So you’ve found your ideal block, in a suburb you love, within reach of fantastic amenities and well connected to other parts of the city. The issue? It’s a sloping block.
While it presents its own set of unique challenges, building on a sloping block doesn’t need to be exceptionally complicated, or result in a lower-quality end product. In fact, with the right guidance and preparation, it presents an opportunity to build something completely unique, taking advantage of surrounding views or introducing a striking design into the streetscape.
As an affordable custom builder in Victoria and ACT, we have led many clients through the process of building on a sloping block, so understand the need for creative thinking during the design process, as well as the elements that need to be considered and where potential issues may arise.
But where to start with building on a sloping site? Here’s our ultimate guide.
Most simply, a sloping block sits at an angle, with one side higher or lower than the other. The direction it slopes can vary – sloping up means the highest point is at the road, while sloping down means the exact opposite. A cross fall is where the incline or decline is side to side. Usually, there is a rise or fall of approximately three metres or less across the area on which you’ll build.
Regardless of which direction your land slants, building on a sloping block comes with an array of benefits.
This will depend on the incline or decline of your land, but with the right design, a home built on a slope will feature wonderful views of your neighbourhood or landscapes. Whether surrounded by city living, the ocean or countryside, you’ll enjoy unbeatable views and depending on your orientation, soak up brilliant sunrises or sunsets every day. Where you place your windows, doors and external living spaces will play a huge role, so it’s important to carefully consider this in the early stages of the design process.
Elevated homes are pre-disposed to absorbing exceptional levels of of natural light, a highly desirable design feature of any home. In the early stages, your architect or builder should consider the slope of your block and potential for natural light in order to take full advantage, with a focus on morning light. To prevent over-heating, there should be protection from the west, while capturing natural light from the north.
You can emphasise this natural advantage with large windows, while also introducing an element of energy efficiency, capturing natural rays with solar panels.
There are a whole host of creative design solutions that work perfectly when building on a sloping block. Elements such as voids and high roofs make popular additions, as do multiple living areas staggered across different levels. However, it’s not just the interiors – a block with a decline or incline also offers the chance to get creative with your landscaping, creating a layered garden with elements like a fire pit, deck and distinctive flora.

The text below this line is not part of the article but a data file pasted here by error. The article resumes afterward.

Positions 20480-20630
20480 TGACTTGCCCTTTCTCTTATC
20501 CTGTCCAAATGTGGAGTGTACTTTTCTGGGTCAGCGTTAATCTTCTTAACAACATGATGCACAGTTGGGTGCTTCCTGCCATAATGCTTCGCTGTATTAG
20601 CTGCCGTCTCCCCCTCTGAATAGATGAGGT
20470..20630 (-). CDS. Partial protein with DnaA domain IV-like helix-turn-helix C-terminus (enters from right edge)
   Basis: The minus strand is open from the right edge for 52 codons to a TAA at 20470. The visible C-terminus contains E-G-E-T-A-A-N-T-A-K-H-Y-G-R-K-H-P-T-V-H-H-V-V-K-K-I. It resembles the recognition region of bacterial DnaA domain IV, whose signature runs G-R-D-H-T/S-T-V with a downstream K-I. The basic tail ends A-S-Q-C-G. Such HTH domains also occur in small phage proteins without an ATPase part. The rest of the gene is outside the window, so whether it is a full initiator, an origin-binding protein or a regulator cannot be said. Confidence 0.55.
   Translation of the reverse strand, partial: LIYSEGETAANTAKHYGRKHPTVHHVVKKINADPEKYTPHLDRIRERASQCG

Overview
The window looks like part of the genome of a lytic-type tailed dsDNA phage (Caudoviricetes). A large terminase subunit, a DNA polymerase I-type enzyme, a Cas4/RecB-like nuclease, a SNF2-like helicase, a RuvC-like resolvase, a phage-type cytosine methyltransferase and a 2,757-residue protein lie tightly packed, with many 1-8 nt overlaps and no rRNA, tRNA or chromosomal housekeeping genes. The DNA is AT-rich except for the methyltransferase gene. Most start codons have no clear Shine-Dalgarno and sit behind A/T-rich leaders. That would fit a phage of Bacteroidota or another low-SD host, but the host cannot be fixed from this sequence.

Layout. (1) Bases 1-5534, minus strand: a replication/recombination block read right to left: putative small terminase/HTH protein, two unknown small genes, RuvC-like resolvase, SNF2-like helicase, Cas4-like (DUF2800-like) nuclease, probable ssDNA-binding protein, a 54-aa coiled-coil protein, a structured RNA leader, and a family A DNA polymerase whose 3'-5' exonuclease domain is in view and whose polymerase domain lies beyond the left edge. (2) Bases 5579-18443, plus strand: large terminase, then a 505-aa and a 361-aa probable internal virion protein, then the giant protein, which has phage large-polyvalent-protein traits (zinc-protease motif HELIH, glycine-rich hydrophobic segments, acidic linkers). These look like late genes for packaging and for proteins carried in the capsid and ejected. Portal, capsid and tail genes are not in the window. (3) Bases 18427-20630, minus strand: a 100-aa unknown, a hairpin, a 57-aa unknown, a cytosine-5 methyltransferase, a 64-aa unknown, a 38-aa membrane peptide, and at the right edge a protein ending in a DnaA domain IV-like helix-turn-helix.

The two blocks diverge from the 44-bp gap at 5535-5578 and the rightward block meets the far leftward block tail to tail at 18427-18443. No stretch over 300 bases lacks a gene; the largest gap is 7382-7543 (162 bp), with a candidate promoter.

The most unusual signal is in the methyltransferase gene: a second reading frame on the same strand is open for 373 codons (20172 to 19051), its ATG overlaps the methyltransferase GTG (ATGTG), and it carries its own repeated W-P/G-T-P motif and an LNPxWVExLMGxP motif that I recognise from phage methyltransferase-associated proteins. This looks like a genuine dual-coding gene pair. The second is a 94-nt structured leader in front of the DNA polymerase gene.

Building on a sloping block comes with a unique set of considerations, but with the right builder, they remain just that – things to take into account, rather than obstacles.
Without easy access to your block, it’s going to become difficult for your trades and builders to do their job, especially if heavy machinery is required. As such, it’s important to consider how vehicles and pedestrians will gain access and if additional attention is required at planning stage. On the other hand, discussing access points early on will also give you a great indication of where your driveway or other entry points should be.
Drainage can be an advantage or disadvantage depending on the natural slope of your block – it could naturally drain water away and prevent flooding, or it could be vulnerable to excessive water pooling at the bottom of your block or under your home. Your builder will need to consider the possibility of subsurface drainage, water tanks, pumps or easements, or perched water tables in order to manage storm water run off appropriately.
Building on a sloping block requires a little more preparation time compared with a flat piece of land, as there’s a high chance you’ll have to excavate. This is where your ground type can make a huge difference – rocky ground will be more complicated than straight soil. You will also have to consider the environmental impact of earthworks on your land, especially with regards to drainage and erosion.
As a general rule of thumb, building on a sloping block will incur additional costs, as there are a few specific tasks for your builder to complete to ensure your new home is built to the highest standard. These including excavation and fill costs, retaining walls, a custom slab or drainage costs.
That said, sloping blocks can be cheaper to buy than a flat block, meaning with the right approach, you could break even, or even save money!
Looking at a sloping site in Victoria or the ACT? Get in touch with the team at Achieve Homes to find out how we can bring your vision to life.
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